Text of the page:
|10 year government bond yield||1.97%|
|30 year fixed rate mortgage||4.17%|
Stocks are lower this morning on continued Ukraine fears. Bonds and MBS are flat.
The Fed released the minutes from the January FOMC meeting yesterday. The Fed will be taking it meeting by meeting, and did allow for the possibility that they might have to be more aggressive than the December dot plot indicated, which is a nod to the fact that the Fed Funds futures and the December dot plot have a pretty big difference between forecasts.
In their discussion of the outlook for monetary policy, many participants noted the influence on financial conditions of the Committee’s recent communications and viewed these communications as helpful in shifting private-sector expectations regarding the policy outlook into better alignment with the Committee’s assessment of appropriate policy. Participants continued to stress that maintaining flexibility to implement appropriate policy adjustments on the basis of risk-management considerations should be a guiding principle in conducting policy in the current highly uncertain environment. Most participants noted that, if inflation does not move down as they expect, it would be appropriate for the Committee to remove policy accommodation at a faster pace than they currently anticipate. Some participants commented on the risk that financial conditions might tighten unduly in response to a rapid removal of policy accommodation. A few participants remarked that this risk could be mitigated through clear and effective communication of the Committee’s assessments of the economic outlook, the risks around the outlook, and the appropriate path for monetary policy.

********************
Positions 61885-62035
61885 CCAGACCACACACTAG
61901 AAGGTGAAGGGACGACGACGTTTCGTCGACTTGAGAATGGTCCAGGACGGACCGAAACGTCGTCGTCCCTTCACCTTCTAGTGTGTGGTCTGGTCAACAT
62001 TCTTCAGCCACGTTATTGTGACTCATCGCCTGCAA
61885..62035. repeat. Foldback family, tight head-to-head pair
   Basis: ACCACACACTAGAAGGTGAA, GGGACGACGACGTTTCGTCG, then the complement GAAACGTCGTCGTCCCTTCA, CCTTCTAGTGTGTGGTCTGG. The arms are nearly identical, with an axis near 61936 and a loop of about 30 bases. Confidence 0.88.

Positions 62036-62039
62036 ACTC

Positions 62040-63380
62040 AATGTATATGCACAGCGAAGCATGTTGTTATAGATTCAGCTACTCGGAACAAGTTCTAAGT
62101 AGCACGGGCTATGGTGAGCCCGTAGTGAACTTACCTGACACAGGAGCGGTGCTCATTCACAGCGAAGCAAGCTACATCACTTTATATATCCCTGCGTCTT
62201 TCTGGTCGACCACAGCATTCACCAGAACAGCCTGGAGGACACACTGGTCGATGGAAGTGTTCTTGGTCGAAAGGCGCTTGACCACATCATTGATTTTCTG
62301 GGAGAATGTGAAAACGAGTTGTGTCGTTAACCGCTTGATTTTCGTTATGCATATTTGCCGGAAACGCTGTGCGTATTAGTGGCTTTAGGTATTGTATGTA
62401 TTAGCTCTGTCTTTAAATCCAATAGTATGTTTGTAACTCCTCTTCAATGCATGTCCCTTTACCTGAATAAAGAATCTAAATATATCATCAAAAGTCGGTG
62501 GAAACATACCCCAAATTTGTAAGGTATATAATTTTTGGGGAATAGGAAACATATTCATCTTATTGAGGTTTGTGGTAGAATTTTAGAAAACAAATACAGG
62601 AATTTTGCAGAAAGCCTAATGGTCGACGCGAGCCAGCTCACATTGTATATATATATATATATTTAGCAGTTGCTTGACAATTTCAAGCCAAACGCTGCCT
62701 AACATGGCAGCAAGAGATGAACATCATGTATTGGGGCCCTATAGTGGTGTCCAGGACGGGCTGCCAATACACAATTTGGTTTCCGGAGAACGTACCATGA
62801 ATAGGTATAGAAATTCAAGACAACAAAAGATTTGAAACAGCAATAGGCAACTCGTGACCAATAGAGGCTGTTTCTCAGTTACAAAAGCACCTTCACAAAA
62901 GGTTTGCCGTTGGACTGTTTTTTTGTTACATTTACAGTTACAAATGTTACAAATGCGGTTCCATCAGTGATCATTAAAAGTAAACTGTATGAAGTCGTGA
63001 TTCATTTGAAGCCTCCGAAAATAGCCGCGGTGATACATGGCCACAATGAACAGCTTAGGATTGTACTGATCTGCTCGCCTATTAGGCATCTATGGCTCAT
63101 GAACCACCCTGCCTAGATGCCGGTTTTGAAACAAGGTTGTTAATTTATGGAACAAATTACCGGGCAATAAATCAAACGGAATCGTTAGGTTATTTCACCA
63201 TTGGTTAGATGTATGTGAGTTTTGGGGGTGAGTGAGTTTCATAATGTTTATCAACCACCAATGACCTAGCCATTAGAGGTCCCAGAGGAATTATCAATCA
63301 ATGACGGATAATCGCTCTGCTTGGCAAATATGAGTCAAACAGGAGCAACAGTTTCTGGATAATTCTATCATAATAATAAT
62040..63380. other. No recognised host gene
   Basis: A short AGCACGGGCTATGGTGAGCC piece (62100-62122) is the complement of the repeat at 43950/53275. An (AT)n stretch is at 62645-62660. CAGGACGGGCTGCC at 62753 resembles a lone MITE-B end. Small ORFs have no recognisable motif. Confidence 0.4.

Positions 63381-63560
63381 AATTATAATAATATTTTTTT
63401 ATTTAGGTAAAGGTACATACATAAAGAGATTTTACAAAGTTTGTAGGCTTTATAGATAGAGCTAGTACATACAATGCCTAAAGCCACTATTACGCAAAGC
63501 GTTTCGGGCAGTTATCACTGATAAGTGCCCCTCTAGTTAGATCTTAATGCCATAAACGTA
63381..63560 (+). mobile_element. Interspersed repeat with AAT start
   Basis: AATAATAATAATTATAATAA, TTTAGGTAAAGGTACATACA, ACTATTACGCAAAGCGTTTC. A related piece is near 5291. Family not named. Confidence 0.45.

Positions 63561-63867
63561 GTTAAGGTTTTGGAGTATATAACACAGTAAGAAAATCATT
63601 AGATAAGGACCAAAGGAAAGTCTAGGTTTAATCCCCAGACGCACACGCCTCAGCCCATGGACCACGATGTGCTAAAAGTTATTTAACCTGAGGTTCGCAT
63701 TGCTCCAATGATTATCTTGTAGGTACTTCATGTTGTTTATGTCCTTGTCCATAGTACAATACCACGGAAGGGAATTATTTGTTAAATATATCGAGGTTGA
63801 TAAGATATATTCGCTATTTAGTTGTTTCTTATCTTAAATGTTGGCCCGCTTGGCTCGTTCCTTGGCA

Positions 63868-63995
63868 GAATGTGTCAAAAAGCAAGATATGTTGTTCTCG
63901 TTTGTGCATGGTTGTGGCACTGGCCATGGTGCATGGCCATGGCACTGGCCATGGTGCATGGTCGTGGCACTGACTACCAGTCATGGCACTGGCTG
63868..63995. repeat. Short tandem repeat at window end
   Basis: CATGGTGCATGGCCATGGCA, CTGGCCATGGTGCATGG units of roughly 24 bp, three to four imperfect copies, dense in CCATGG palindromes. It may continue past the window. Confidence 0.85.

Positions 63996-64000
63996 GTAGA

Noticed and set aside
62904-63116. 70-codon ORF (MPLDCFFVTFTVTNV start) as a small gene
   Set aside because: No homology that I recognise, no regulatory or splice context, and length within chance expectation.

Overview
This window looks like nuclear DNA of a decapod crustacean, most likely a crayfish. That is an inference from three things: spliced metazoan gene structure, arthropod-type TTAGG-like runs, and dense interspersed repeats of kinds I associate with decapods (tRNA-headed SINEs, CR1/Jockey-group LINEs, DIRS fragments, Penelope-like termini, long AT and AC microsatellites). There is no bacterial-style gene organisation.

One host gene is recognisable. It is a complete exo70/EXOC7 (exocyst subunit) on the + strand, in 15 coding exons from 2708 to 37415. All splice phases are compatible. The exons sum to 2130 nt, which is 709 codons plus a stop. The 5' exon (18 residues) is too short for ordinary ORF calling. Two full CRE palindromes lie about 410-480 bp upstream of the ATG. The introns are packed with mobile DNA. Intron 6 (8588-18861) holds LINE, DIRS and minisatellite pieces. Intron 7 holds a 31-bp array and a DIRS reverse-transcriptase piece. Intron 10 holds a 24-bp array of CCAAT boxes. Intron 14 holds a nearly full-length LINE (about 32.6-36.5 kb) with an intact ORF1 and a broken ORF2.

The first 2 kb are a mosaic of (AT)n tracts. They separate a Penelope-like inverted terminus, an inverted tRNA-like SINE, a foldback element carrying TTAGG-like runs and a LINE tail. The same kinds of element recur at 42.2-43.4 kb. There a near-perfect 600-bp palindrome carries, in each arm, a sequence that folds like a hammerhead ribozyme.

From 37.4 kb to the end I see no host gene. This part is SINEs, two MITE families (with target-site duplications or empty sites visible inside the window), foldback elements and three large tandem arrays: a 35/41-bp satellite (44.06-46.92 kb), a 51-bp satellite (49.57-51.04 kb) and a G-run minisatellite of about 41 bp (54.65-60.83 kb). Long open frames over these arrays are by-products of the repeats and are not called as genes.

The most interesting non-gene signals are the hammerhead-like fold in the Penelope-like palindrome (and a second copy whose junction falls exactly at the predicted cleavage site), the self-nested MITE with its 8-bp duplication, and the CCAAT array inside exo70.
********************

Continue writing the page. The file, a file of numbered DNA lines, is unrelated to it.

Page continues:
The Fed Funds futures moved ever-so-slightly less hawkish on the news, with the March futures now predicting a roughly 2/3 chance of a 25% hike and a 1/3 chance of a 50 basis point hike compared to roughly a toss-up the day before.
Bottom line, the Fed is looking at the Fed Funds futures and it realizes the market is much more hawkish than they were in December. They are still of the opinion the inflation will moderate as supply chain issues work themselves out, however they are ready to act as necessary if that turns out to not be the case. They are concerned that credit will tighten as they raise rates, but they hope that they can avoid this through clear communication.
Housing starts disappointed yet again, coming in at 1.64 million versus the 1.71 that was expected. Building Permits came in at 1.9 million, which was above expectations, so perhaps this will change in the future. Materials aka “sticks and bricks” remain expensive and that is undoubtedly affecting things. Lumber continues its upward trend:
One of the most precious commodities these days is apparently garage doors. “It used to take us 20 weeks to build a house,” said Adrian Foley, the president and C.E.O. of the Brookfield Properties development group, which develops thousands of single-family homes annually in North America. “And now it takes us 20 weeks to get a set of garage doors.”
Shortages of skilled labor are an issue as well. The US has a glut of humorless BAs, and not enough welders or electricians.
In other economic news, unemployment claim ticked up to 248k last week. This well above pre-pandemic levels, which were averaging around 220k. One data point doesn’t make a trend, but we might be seeing signs the labor market is cooling.